Logical errors: The most common technique to find JavaScript errors is to introduce a "spy". This is a line of code that display a message to console that you can investigate.If the message produce unexpected output, you are about to find an unexpected logical error.

Syntax errors: These errors are produced during runtime. Your code execute until a syntax error is encontered. Then the program is stopping its execution and you can read a usually red message about the error. For these kind of errors you do not need to create a "spy" statement.

Step by step: Sometimes the error is difficult to find. The last resort is to run a script step by step. This require to set a "breackpoint". This is not a script element it is a location (a statement number) that is flagged by the IDE with a red dot. When your script reach that specific point, it will suspend.

Inspection:  You can inspect values of variables (in scope) using using special window that can show the objects and the values from memory. After the inspection you can press a button and the script can resume running one step at a time or it can run up to next "breackpoint" depending on the button you use.

Example:

/*spy demo*/
{ let x = 5, y = 10;
  console.log(x,y) //first spy
  x++ 
  y++
  console.log(x,y) //second spy
  x++ 
  y++
  /* better ourput */
  console.log("x = ",x)
  console.log("y = ",y)
}

Chrome debugger: You can debug JavaScript in Chrome.Sometimes your script is preloaded when you visit a web page.If your code is stored as a script file, you can load the script using Chrome broser and debug it by following these steps:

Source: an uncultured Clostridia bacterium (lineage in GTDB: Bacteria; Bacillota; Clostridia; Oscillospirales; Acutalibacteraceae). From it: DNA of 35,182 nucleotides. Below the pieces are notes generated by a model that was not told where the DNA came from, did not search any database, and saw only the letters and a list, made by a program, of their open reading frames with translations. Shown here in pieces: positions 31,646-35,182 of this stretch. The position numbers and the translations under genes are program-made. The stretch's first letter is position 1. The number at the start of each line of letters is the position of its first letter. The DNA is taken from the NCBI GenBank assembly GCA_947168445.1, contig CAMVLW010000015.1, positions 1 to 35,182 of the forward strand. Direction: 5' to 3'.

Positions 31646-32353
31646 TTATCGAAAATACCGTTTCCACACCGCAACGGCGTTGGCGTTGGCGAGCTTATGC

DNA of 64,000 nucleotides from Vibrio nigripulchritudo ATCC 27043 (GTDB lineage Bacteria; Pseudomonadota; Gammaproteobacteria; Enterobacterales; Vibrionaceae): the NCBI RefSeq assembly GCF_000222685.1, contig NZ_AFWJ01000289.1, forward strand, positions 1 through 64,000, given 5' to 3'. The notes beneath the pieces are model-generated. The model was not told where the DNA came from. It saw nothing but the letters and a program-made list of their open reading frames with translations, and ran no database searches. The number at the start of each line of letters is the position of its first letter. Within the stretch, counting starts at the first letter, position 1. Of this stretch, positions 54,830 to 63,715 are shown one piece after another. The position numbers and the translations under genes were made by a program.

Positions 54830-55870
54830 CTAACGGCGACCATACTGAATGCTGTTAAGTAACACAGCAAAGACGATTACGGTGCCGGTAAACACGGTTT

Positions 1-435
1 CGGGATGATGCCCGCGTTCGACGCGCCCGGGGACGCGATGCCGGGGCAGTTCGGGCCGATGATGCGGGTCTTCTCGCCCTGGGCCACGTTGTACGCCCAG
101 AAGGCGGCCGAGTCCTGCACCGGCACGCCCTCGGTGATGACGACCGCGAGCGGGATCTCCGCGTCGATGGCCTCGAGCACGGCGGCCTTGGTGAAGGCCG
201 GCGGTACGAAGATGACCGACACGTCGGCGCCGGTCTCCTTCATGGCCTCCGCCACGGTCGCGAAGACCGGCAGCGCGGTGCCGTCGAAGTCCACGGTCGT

Chrome debug in console.
  1. Hit the F12 key or Ctrl+Shift+I;
  2. Select the Scripts , or Sources tab;
  3. Select "js/test.js" script from the tree;
  4. Add a breakpoints by clicking on the line number;
  5. Click this link to execute: test()
  6. Use F11 to run step by step.
  7. Click Console tab to see the messages.

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Chrome Console Source


Firefox debug in console.
  1. Hit the F12 key or Ctrl+Shift+I;
  2. Select the Debugger tab;
  3. Select "js/test.js" script from the tree;
  4. Add a breakpoints by clicking on the line number;
  5. Click this link to execute: test()
  6. Use F11 to run step by step.
  7. Click Console tab to see the messages.
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Firefox Console Debugger

There are much more to be explained about JavaScript syntax. However, we preffer to stop here and continue with other topics.Bookmark this page and visit later for updates. I will review this page to add more topics about syntax after I do all chapters.


Read next: Variables